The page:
A completely electricity-/stove-free method would be storing the baby milk not in rigid bottles, but in zip-lock-type baggies as they are sold for storing expressed breast milk, for example.
Slip the cool bag under your clothes and use your body heat to get it to temperature.
It shoud warm up quite fast as the bag ensures that a comparatively thin layer ...
Edit: the additional requirement of 'child safety' invalidates this answer. Fabric fastened at one end does not make the stairs safer.
If your requirement is cosmetic only: Carpet or fabric can be used on its own, but you'd have to fasten it on one side only: attach it to the bottom of each step, and leave the other end free.
When you walk up the stairs, ...
If you can place something around the desk (top, behind, underneath and front to connect on the top again) you can then 'lock' the chair underneath the desk to that item.
I would go for a rope and a good knot the kid can not yet untie, but most people will go for the ratchet straps. It you run two side by site and knot them together in two places you make an ...
Hand-warmers might do the trick, and they can be more space-efficient and portable than the boiling water.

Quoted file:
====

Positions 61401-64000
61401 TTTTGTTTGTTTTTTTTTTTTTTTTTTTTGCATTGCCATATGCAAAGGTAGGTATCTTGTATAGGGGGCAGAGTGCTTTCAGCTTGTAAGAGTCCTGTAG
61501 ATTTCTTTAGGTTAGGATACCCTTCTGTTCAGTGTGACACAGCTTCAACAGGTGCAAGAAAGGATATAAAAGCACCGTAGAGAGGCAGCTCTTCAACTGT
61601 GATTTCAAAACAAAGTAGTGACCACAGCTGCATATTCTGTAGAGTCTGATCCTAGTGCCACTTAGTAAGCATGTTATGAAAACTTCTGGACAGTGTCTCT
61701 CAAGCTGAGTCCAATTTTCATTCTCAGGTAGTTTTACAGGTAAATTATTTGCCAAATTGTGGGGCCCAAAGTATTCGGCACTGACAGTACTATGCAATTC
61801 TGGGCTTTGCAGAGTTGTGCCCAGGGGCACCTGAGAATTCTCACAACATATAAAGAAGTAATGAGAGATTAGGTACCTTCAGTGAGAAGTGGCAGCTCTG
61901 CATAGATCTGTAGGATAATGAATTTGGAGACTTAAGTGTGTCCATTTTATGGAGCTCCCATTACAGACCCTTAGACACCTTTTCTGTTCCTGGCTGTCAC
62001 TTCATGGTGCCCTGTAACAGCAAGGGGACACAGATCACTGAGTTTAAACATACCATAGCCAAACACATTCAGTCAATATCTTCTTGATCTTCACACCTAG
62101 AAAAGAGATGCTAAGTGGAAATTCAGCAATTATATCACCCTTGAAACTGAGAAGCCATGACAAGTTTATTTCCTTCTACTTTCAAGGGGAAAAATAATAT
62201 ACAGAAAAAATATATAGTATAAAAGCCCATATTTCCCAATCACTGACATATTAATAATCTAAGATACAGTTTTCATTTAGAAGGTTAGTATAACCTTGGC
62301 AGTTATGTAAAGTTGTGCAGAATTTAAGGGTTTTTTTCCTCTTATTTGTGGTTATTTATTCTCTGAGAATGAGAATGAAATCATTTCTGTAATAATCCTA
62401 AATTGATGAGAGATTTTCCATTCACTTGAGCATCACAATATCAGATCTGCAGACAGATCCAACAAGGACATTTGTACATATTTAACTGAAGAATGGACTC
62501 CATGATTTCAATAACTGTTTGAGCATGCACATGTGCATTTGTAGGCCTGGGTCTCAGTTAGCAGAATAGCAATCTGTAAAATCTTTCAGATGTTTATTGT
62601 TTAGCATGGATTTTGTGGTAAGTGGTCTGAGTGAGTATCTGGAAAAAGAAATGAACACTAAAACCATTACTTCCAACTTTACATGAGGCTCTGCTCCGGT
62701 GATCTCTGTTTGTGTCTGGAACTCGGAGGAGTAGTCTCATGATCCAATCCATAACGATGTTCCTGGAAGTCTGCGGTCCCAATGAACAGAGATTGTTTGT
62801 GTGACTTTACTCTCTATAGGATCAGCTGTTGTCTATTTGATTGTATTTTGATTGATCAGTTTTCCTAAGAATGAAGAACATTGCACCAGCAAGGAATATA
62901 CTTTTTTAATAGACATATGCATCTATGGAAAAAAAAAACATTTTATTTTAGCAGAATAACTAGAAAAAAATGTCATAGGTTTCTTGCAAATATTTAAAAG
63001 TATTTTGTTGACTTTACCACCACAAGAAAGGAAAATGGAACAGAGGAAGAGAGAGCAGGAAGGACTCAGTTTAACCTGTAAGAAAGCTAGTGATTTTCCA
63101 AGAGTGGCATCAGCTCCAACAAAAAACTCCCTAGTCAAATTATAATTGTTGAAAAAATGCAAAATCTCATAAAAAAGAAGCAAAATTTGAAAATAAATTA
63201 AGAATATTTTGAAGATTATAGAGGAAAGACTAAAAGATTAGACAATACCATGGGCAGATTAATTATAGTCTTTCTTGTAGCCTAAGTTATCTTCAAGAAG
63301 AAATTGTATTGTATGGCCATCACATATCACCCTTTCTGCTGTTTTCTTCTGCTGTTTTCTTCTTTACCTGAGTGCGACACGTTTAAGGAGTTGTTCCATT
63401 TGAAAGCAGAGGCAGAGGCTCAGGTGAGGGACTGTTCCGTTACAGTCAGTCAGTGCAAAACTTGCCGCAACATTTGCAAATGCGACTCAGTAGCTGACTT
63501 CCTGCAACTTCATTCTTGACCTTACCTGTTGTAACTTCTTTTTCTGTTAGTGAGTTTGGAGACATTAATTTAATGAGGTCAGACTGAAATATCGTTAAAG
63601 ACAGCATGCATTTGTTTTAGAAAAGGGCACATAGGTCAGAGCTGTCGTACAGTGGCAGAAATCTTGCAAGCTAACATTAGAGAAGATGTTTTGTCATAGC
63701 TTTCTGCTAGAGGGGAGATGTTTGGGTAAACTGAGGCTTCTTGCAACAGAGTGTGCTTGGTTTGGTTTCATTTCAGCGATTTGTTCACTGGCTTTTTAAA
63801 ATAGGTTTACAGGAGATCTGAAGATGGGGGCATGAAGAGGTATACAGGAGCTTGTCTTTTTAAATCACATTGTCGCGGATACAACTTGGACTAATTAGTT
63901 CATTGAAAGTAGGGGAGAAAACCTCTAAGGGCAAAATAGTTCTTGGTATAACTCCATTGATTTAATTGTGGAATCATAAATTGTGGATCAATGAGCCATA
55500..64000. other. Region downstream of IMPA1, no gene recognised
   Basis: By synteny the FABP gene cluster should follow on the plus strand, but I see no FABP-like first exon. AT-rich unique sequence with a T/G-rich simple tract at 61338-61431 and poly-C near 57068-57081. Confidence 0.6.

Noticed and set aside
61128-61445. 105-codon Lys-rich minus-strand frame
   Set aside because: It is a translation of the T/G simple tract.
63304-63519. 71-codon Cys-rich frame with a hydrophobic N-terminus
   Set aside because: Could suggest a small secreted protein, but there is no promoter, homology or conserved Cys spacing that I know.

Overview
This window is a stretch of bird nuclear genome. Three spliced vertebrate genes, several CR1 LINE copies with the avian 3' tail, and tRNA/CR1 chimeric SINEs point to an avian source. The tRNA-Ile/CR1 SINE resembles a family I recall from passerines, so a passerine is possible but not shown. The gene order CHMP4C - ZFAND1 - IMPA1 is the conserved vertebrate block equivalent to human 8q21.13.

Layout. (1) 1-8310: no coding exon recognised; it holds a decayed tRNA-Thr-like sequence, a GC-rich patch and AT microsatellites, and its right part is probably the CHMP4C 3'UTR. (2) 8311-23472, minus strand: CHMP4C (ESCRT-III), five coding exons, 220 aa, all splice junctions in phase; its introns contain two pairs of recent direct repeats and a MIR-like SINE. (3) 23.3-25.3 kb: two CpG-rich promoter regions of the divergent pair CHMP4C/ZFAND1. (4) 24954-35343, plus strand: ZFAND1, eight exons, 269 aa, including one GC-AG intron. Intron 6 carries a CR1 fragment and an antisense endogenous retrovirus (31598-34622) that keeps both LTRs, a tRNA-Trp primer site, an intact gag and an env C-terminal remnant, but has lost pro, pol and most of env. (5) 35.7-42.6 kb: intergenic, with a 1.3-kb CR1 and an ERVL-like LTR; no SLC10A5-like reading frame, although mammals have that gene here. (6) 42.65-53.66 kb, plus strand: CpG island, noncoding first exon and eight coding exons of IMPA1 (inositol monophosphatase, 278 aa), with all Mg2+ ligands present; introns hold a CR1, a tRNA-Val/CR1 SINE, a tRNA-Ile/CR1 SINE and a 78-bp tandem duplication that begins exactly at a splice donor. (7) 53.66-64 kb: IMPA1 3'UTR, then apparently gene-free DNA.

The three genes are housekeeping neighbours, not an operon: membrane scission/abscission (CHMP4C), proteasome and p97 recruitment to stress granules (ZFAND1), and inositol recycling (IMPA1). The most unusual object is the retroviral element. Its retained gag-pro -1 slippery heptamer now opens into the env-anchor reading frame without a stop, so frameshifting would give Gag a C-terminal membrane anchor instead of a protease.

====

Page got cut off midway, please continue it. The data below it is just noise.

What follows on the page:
What kind to get obviously depends on how much stuff you need to heat and how often you need to do it; you can go for packets, which are relatively cheap, or an electrical warmer, which is a bit more sustainable for repeated use.
Assuming that plywood covers the back of two long sides, but none covers the two short ends:
Position the desk so that one of the short ends touches a wall.
When you finish working at the desk, pull it away from the wall.
Position the chair against the wall as though you are going to sit at one end.
Push the desk back to the wall to trap the chair.
If your child has trouble moving the chair and it is in an inconvenient location to use for climbing, this idea may work.
Place the chair wheels/casters into cups (jar lids) so that the chair is difficult to roll around. You'll have to pull it into position; but, it shouldn't be too difficult for an adult.
When the chair is unoccupied, remember to slide it ...
Lift the grate and look underneath for a place in the duct where you could attach a piece of cord or wire, e.g. a hole, a projecting screw or sheet-metal overlapping a corner.
Put a piece of cord or wire at that point.
Pass the cord or wire through the grate.
Twist it around a thicker part of the grate and knot or bend it in place.